Northeast Vietnam

Con Son Den Kiep Bac - Hai Phong - Around Hai Phong - Ha Long Bay - Ha Long City - Cat Ba Island - Bai Tu Long Bay - Mong Cai Chinese Border - Around Mong Cai - Lang Son - Cao Bang - Aroud Cao Bang - Ba Be National Park - Thai Nguyen - Around Thai Nguyen


IDD code: (+84) 281
Often referred to as Ba Be Lakes, Ba Be National Park (tell: 894 014; fax 894 026; admission per person /car 10,000/20.000d) is in Bac Kan province and was established in 1992 as Vietnam's eighthi national park. It really is a babe: a beautiful region that covers more than 7000 hectares and boasts mountains high, rivers deep, waterfalls, plunging valleys, lakes and caves set amid towering peaks. The surrounding area is home to members of the Tay minority, who live in stilt homes. The park is a tropical-rainforest area with over 550 named plant species, and the govern ment subsidises the villagers not to cut down the trees. The 300 or so wildlife species in the forest include 65 (mostly rarely seen) mam-mals, 214 bird species, butterflies and other insects. Hunting is forbidden, but villagers are permitted to fish. The park is surrounded by steep mountains, up to 1554m in height. The 1939 MadrolleGuide to Indochina suggests travelling around Ba Be Lakes 'in a car, on horseback, or, for ladies in a chair', meaning, of course, a sedan chair Ba Be (Three Bays) is in fact three linked lakes, which have a total length of 8km and a width of about 400m. The deepest point in the lakes is 35m, and there are nearly 50 species of freshwater fish. Two of the lakes are separated by a 100m-wide strip of water called Be Kam, sandwiched between high walls of chalk rock. The Thac Dau Dang (Dau Dang or Ta Ken Waterfall) consists of a series of spectacular cascades between sheer walls of rock, and is accessible by boat and on foot during day trips. Just 200m below the rapids is a small Tay village called Hua Tang. It costs 400,000d for a boat here and takes at least four hours. Hang Puong (Puong Cave) is visited on day tours. It's about 30m high and 300m long, and completely passes through a mountain. A navigable river flows through the cave, making for an interesting boat trip. It costs 300,000d for a boat and takes three hours. Renting a boat is de rigueur, and costs from 150,000d per hour. The boats can carry about 12 people (but it's the same price if there are just two), and you should allow at least seven hours to take in most sights. Enjoy the ride: it's lovely despite the noisy engines. An optional guide, worth considering, costs' US$10 per day. The boat dock is about 2km from park headquarters. The park staff can organise several tours. Costs depend on the number of people, but expect to pay at least US$25 per day if you're travelling alone. There's the option of a one-day tour by boat; a one-day tour combining motorboat, a 3km or 4km walk, and a trip by dugout canoe; and there are also combina-tion cycling, boating and walking possibilities. Homestays can be arranged at several of the villages in the park, and longer treks can also be arranged. The park entrance fee is payable at a checkpoint on the road into the park, about 15km before the park headquarters, just beyond the town of Cho Ra.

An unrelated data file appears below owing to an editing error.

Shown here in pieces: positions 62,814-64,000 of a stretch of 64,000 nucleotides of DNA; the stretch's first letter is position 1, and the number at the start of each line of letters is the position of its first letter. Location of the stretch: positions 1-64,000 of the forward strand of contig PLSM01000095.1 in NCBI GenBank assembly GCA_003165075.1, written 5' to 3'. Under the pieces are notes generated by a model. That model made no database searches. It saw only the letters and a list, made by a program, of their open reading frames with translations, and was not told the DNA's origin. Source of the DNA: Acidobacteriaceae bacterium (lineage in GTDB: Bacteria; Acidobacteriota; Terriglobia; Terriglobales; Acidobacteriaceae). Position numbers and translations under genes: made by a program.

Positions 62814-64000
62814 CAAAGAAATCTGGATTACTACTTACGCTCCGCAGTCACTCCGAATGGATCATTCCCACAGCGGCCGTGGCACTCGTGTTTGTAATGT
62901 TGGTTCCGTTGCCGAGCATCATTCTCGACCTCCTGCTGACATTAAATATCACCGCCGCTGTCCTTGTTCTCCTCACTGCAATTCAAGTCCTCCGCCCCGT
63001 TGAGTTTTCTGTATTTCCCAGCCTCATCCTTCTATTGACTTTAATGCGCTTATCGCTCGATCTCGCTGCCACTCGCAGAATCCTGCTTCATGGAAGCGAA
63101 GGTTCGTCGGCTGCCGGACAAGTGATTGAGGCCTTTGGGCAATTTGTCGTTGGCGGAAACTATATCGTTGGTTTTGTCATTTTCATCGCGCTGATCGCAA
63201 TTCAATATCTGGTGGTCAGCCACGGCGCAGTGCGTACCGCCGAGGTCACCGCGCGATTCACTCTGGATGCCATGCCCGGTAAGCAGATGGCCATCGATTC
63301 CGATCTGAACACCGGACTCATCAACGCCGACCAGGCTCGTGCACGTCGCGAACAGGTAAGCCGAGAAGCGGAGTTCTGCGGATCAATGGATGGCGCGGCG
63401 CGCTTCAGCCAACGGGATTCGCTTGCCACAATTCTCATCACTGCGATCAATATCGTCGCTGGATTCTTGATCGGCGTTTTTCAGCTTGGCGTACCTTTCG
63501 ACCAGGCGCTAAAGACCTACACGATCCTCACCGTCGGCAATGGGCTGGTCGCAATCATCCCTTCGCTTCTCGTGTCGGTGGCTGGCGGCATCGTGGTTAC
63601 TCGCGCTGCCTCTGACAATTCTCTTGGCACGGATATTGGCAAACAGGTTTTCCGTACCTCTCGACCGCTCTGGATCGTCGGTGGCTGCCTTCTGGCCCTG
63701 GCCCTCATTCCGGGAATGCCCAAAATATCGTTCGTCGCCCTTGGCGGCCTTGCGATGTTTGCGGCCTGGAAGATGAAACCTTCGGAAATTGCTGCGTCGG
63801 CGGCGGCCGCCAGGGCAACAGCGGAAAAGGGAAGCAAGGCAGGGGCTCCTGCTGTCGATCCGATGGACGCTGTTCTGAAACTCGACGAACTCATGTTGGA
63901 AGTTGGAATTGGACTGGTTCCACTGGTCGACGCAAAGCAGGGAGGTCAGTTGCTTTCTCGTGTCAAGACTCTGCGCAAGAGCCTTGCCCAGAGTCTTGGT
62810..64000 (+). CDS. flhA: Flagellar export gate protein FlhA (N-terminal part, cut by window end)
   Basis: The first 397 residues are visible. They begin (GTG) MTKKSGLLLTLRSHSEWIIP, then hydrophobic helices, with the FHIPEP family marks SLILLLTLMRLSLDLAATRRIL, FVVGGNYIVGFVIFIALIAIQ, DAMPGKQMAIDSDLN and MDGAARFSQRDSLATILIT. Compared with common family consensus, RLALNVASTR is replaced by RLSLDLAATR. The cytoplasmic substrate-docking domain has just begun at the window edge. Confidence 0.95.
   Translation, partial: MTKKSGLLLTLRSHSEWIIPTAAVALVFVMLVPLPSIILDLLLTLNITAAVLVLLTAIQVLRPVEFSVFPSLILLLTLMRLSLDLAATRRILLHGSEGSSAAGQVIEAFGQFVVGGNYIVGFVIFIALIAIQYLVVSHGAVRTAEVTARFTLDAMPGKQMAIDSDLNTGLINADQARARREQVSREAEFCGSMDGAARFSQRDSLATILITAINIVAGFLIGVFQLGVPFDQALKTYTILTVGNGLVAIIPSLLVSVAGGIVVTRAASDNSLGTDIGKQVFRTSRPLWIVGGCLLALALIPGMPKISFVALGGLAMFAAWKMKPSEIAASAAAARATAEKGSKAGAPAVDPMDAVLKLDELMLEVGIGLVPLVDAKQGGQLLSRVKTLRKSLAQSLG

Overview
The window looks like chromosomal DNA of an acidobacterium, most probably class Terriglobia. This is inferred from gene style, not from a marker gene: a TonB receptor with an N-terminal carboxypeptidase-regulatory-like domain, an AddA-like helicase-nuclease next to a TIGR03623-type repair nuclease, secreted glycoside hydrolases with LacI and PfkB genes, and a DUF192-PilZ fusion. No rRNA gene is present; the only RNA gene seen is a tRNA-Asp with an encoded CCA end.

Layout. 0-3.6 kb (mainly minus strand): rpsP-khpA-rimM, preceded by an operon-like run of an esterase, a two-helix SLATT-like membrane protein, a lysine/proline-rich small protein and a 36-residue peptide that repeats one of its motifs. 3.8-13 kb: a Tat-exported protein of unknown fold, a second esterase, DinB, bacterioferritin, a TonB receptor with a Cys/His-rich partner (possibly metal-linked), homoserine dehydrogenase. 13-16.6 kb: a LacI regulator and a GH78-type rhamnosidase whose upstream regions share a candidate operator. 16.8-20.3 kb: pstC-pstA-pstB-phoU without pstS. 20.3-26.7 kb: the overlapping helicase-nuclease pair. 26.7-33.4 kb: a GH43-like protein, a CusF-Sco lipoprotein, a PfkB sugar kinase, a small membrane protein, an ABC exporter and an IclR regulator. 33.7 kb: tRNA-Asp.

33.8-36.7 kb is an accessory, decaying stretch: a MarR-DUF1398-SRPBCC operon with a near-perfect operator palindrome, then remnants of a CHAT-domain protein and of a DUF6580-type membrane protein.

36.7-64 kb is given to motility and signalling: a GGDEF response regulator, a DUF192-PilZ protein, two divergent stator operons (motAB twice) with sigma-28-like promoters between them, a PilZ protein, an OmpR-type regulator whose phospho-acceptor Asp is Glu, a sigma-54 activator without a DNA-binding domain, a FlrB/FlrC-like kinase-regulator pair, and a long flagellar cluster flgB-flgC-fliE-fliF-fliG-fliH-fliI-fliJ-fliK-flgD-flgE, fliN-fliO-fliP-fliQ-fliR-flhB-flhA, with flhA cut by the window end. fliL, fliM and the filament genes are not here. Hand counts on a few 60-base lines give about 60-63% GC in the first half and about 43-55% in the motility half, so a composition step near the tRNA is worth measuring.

Sleeping & Eating
Not far from the park headquarters are two accommodation options. Rooms in the newer guesthouse (r 165,000d) are fine, if a bit pricey. There are also comfortable air-con two-room cottages (r275,000d). There's a reasonable restaurant (dishes 10.000-30,000d) - note that you'll need to place your order an hour or so before you want to eat. It's also possible to stay in stilt houses (per person 60,000) at Pac Ngoi village on the lake-shore. The park office can help organise this, Food is available at the homestays, which can include fresh fish from the lake. and prices are reasonable. Take enough cash for your visit - there are no money-exchange facilities, although there are banks in Bac Kan, the provincial capital en route from Hanoi.
Getting There & Away
Ba Be National Park is in Bac Kan province not far from the borders of Cao Bang province and Tuyen Quang province. The lakes arc 2-l0km from Hanoi, 61km from Bac Kan and 18km from Cho Ra. Most visitors to the national park get there by chartered vehicle from Hanoi. Since the 2000 opening of a new road into the park 4WD is no longer necessary, the one-wa\ journey from Hanoi takes about six hours most travellers allow three days and two nights for the trip. Reaching the park by public transport is possible, but not easy. Take a bus from Hanoi to Phu Thong (50,000d, five hours) via Thai Nguyen and/or Bac Kan, and from there take another bus to Cho Ra (15,000d, one hour). In Cho Ra arrange a motorbike (about 40,000d) to cover the last 18km.
A tiny islet in the middle of Ba Be Lakes is the source of a local legend. The Tay people believe that what is a lake today was once farmland, and in the middle was a village called Nam Mau. One day, the Nam Mau residents found a buffalo wandering in the nearby forest. They caught it, butchered it and shared the meat. However, they didn't share any with a certain lonely old widow. Unfortunately for the villagers, this wasn't Just any old buffalo. It belonged to the river ghost When the buffalo failed to return home, the ghost went TO the village disguised as a beggar. He asked the villagers for something to eat, but they refused to share their buffalo buffet and ran the poor beggar off. Only the widow was kind to him and gave him some food and a place to stay for the night. That night the beggar told the widow to take some rice husks and sprinkle them on the ground around her house. Later in the evening, it started to rain, and then a flood came. The villagers all drowned, the flood wased away their homes and farms, thus creating Ba Be Lakes. Only the widow's house remained it's now Po Gia Mai (Widow's Island).